As I do periodically, I’m re-reading the late John D. MacDonald’s novels, including the Travis McGee series. The books are a trenchant testament to their era — and not always in good ways, such as the irredeemable sexism leaps out of the pages.
But the novels were also brilliant commentaries on the America of MacDonald’s time — and even ours, decades after their publication, when so much remains so smart and prescient.
Here’s a passage from A Tan and Sandy Silence, a 1971 McGee novel.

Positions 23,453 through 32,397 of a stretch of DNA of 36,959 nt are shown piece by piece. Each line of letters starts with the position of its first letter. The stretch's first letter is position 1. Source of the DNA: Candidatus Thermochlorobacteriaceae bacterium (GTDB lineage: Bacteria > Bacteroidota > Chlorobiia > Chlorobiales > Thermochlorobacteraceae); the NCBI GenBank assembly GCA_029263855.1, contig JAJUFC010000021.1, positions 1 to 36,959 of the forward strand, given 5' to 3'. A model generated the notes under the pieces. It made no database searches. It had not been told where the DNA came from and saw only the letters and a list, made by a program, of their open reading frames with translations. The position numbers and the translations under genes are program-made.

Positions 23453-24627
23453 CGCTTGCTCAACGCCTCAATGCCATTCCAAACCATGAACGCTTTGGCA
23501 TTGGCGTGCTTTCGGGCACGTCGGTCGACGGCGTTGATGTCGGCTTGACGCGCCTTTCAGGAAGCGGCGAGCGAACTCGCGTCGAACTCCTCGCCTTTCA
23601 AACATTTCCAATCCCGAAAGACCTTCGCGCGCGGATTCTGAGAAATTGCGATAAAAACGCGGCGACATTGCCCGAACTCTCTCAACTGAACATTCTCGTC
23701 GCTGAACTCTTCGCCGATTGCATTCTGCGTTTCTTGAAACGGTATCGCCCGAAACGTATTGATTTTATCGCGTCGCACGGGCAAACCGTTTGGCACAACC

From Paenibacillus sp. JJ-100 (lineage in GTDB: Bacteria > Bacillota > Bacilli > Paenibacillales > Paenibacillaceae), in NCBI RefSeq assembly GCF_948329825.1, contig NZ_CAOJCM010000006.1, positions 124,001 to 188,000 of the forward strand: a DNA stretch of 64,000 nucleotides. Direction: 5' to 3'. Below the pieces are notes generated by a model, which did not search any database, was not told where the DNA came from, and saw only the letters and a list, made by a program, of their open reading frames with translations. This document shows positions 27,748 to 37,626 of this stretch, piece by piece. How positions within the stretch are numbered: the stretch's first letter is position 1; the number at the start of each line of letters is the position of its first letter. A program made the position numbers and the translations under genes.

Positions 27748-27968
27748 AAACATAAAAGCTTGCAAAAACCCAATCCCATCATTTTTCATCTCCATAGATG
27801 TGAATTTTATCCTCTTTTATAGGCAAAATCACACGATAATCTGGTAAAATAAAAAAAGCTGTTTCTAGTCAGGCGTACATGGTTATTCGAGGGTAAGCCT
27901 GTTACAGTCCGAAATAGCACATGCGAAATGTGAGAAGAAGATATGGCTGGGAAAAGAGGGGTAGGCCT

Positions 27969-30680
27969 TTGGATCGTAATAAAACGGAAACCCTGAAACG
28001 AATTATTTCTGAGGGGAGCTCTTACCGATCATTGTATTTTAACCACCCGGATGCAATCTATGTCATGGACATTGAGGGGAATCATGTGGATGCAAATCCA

The trouble with the news is that everybody knows everything too fast and too often and too many times. News has always been bad. The tiger that lives in the forest just ate your wife and kids, Joe. There are no fat grubworms under the rotten logs this year, Al. Those sickies in the village on the other side of the mountain are training hairy mammoths to stomp us flat, Pete. They nailed up two thieves and one crackpot, Mary. So devote wire-service people and network people and syndication people to gathering up all the bad news they can possibly dredge and comb and scrape out of a news-tired world and have them spray it back at everybody in constant streams of electronics, and two things happen. First, we all stop listening, so they have to make it ever more horrendous to capture our attention. Second, we all become even more convinced that everything has gone rotten and there is no hope at all, no hope at all. In a world of no hope the motto is semper fidelis, which means in translation. “Every week is screw-your-buddy week and his wife, too, if he’s out of town.”